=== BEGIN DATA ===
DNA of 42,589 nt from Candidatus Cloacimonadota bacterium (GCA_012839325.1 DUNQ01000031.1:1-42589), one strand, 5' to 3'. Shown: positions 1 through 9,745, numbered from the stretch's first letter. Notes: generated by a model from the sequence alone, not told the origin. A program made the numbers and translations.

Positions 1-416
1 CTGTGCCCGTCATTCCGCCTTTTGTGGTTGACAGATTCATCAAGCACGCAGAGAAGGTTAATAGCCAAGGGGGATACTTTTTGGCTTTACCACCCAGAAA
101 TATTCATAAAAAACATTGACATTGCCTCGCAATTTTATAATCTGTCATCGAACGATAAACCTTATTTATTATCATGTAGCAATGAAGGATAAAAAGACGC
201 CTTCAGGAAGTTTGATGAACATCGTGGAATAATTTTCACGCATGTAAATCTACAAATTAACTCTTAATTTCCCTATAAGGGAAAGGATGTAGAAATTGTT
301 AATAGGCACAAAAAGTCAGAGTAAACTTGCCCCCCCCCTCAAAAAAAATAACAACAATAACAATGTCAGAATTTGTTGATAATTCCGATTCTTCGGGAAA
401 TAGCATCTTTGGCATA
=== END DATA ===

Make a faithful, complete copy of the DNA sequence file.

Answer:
DNA of 42,589 nt from Candidatus Cloacimonadota bacterium (GCA_012839325.1 DUNQ01000031.1:1-42589), one strand, 5' to 3'. Shown: positions 1 through 9,745, numbered from the stretch's first letter. Notes: generated by a model from the sequence alone, not told the origin. A program made the numbers and translations.

Positions 1-416
1 CTGTGCCCGTCATTCCGCCTTTTGTGGTTGACAGATTCATCAAGCACGCAGAGAAGGTTAATAGCCAAGGGGGATACTTTTTGGCTTTACCACCCAGAAA
101 TATTCATAAAAAACATTGACATTGCCTCGCAATTTTATAATCTGTCATCGAACGATAAACCTTATTTATTATCATGTAGCAATGAAGGATAAAAAGACGC
201 CTTCAGGAAGTTTGATGAACATCGTGGAATAATTTTCACGCATGTAAATCTACAAATTAACTCTTAATTTCCCTATAAGGGAAAGGATGTAGAAATTGTT
301 AATAGGCACAAAAAGTCAGAGTAAACTTGCCCCCCCCCTCAAAAAAAATAACAACAATAACAATGTCAGAATTTGTTGATAATTCCGATTCTTCGGGAAA
401 TAGCATCTTTGGCATA